Session Time: 6:00pm-7:00pm
Presentation Time: 6:00pm-7:00pm
Location: Halls C&D
Introduction:Structural complexities can render graft implantation infeasible in small paediatric recipients. Surgical decision-making currently relies on 3D medical imaging which limits evaluation of structures by presentation on 2D screens. As a solution we assessed the feasibility of using 3D printing to fabricate physical models in order to portray patient-specific anatomy and disease morphology. We assessed utility by using preliminary questionnaires (score 1-5, 1=not useful, 5= very useful). Methods: We describe 3 patients referred for living donor transplantation.Case 1:6 yr F (18 kg) with blocked IVC and jump PTFE graft (supra-coeliac to aortic bifurcation) for aneurysmal disease (model printed retrospectively). Case 2:2 yr M (12 kg) with renal and IMA aneurysmal disease whose model was printed prospectively to help plan surgery. Case 3:2 yr M (10kg) with previous laparotomies for bowel ischaemia (prospectively printed). Models were printed from segmented CT and MR data using a polyjet printer Objet500 Connex1. Results: All cases underwent successful procedures. Case 1:5 surgeons independently confirmed the 3D model would have been useful in preoperative planning and teaching (score 5). Case 2 underwent bilateral laparoscopic nephrectomy prior to living donor transplant. The operating surgeon pre-operatively confirmed the model provided reassurance (score 5). Intraoperative geometric anatomical correlation of the hilar vessels between the model and the patient scored 5. Case 3: The operating surgeon preoperatively scored the models as 5 with respect to planning and intraoperative correlation of vessel anatomy and placement of kidney as 4. The family found the models extremely useful in improving procedural understanding(score 5).Conclusion:To our knowledge these are the first reported cases of 3D printing in paediatric renal transplantation. Our initial experience proves promising with clinical translation, providing full 3D haptic spatial appreciation for making critical decisions. We believe 3D models are valuable in consenting families, especially when precise risks are not always quantifiable as is often the case in transplanting small children with anomalies and previous surgery.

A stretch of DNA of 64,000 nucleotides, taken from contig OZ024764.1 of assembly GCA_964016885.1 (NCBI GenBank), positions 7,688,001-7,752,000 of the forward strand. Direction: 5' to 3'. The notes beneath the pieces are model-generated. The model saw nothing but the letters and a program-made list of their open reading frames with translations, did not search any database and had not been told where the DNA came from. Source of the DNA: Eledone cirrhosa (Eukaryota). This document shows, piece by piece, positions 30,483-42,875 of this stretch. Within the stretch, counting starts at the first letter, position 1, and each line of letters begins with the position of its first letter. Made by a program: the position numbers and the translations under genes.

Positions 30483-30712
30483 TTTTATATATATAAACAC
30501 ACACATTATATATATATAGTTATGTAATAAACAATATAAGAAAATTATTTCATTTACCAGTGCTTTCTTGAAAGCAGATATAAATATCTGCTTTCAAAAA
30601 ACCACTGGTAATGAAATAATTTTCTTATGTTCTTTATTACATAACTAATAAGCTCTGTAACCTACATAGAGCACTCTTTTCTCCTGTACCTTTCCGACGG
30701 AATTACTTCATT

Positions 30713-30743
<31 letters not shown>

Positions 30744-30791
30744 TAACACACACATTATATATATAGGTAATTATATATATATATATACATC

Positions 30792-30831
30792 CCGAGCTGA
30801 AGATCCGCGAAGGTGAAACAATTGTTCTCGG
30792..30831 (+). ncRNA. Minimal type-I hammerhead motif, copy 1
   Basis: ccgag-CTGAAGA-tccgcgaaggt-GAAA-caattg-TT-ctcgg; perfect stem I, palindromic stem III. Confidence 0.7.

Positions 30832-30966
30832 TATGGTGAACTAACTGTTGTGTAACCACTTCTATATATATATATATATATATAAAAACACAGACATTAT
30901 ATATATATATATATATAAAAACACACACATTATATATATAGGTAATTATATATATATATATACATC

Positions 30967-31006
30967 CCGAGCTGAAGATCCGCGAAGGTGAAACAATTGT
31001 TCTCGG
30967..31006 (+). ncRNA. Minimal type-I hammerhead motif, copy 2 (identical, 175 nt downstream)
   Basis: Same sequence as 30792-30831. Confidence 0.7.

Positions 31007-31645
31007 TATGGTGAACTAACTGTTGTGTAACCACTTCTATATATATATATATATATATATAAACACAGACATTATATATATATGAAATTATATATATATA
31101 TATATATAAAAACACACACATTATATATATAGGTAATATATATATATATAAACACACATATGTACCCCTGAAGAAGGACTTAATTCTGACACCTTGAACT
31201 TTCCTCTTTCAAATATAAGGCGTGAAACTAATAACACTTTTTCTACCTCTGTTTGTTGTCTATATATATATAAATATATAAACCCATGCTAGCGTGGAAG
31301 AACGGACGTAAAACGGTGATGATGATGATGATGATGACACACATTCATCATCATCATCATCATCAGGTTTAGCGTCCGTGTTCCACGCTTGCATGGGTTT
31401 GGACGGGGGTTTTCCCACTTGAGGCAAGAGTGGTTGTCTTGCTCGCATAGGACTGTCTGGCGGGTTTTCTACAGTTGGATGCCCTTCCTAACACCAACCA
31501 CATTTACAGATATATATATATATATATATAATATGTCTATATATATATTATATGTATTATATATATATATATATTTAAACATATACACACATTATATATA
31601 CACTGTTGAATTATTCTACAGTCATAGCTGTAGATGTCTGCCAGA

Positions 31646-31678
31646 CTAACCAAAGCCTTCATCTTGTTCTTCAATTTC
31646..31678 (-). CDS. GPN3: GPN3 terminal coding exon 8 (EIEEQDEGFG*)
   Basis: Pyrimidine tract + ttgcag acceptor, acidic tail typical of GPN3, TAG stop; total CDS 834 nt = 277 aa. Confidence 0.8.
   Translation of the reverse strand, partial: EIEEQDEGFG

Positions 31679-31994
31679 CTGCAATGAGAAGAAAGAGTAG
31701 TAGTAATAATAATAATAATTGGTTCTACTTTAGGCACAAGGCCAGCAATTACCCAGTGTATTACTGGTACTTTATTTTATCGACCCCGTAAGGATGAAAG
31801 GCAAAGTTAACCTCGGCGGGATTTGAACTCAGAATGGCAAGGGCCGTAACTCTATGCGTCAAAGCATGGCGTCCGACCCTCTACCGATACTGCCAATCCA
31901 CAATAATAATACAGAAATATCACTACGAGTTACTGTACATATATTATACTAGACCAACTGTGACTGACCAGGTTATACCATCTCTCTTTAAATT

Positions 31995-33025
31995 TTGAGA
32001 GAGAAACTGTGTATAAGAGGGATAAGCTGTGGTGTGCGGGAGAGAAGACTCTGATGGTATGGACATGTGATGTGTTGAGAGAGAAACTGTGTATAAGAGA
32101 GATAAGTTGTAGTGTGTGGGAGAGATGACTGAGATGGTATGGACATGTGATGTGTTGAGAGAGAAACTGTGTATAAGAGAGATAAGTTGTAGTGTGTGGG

CITATION INFORMATION: Chandak P, Byrne N, Karunanithy N, Callaghan C, Mushtaq I, Marks S, Stajonovic J, Ahmed Z, Kessaris N, Mamode N. Using 3D Printing in Complex Pediatric Renal Transplantation. Am J Transplant. 2016;16 (suppl 3).
To cite this abstract in AMA style:Chandak P, Byrne N, Karunanithy N, Callaghan C, Mushtaq I, Marks S, Stajonovic J, Ahmed Z, Kessaris N, Mamode N. Using 3D Printing in Complex Pediatric Renal Transplantation. [abstract]. Am J Transplant. 2016; 16 (suppl 3). http://atcmeetingabstracts.com/abstract/using-3d-printing-in-complex-pediatric-renal-transplantation/. Accessed November 22, 2017.
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